Even if the race for governor isn’t forced into a runoff, voting rights is set to dominate political debate through Dec. 4 with the runoff for Brian Kemp’s old job. The race pits Democrat John Barrow and Republican Brad Raffensperger, two candidates not necessarily beloved by their party’s bases, in a contest to turn out core supporters possibly without the luxury of a bigger-ticket contest. That’s the framework of the race if there’s no matchup between Kemp and Democrat Stacey Abrams on the ballot. And it comes against the backdrop of the same debate over ballot access and voter suppression that swirled for the last year.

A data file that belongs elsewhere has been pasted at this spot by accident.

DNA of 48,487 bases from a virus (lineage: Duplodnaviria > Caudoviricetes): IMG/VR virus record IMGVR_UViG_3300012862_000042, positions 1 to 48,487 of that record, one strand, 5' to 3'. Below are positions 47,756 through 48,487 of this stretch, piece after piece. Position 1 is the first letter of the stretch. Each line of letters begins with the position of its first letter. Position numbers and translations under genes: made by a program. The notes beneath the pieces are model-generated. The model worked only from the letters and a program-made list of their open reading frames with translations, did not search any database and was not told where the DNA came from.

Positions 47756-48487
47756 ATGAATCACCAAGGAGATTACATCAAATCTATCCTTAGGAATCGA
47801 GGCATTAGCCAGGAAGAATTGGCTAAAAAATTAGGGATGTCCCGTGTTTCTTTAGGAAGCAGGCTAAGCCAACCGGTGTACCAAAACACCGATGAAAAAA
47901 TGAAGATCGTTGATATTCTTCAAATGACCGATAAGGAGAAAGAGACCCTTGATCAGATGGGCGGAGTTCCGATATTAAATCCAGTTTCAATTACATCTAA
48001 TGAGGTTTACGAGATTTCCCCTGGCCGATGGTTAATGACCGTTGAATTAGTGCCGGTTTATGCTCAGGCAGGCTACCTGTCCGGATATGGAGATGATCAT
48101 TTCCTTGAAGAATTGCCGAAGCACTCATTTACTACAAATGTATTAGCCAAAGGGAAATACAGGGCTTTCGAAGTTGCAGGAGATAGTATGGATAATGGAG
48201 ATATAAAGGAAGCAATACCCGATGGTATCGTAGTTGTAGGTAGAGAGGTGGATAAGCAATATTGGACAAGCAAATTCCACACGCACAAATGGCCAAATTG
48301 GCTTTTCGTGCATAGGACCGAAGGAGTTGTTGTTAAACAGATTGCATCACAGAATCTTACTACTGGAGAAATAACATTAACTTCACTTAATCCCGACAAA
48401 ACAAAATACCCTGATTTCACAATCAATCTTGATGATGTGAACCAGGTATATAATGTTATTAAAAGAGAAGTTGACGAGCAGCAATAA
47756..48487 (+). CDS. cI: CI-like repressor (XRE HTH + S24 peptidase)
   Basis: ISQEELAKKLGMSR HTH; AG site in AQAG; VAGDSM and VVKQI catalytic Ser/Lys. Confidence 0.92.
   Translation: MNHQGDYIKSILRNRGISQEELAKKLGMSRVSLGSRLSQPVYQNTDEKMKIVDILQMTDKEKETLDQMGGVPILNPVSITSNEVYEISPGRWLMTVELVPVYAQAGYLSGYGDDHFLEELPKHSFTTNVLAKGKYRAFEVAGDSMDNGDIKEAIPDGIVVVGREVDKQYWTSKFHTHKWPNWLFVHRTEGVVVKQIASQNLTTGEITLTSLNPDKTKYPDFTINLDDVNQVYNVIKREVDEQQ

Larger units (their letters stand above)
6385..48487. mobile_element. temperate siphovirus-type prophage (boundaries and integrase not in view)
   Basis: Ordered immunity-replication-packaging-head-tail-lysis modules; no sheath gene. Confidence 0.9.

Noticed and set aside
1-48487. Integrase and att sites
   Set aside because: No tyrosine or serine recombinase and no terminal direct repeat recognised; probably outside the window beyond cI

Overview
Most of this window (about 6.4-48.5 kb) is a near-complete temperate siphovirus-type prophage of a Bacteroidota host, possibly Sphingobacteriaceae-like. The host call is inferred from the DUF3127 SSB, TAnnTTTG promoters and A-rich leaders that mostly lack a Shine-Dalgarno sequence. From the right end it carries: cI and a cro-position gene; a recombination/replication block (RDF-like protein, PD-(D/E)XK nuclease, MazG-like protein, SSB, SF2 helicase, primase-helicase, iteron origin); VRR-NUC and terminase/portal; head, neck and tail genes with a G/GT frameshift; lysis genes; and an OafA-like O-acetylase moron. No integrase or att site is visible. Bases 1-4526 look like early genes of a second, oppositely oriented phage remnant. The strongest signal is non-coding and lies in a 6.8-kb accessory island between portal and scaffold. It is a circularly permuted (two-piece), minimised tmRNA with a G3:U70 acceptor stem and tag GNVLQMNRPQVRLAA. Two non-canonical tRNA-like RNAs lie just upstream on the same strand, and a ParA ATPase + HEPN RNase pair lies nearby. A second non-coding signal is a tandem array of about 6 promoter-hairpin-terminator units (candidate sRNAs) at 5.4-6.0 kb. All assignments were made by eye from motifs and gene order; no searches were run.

Barrow has talked more of using the office as a bully pulpit to rail against gerrymandering and to quickly move the state to un-hackable paper ballots. Raffensperger has vowed to continue many of Kemp’s policies, including canceling registrations of voters who hadn’t participated in recent elections.
The too-close-to-call governor race has sucked up any attention that would otherwise go to this down-ticket contest, but that could soon change as counties prepare to certify votes this week.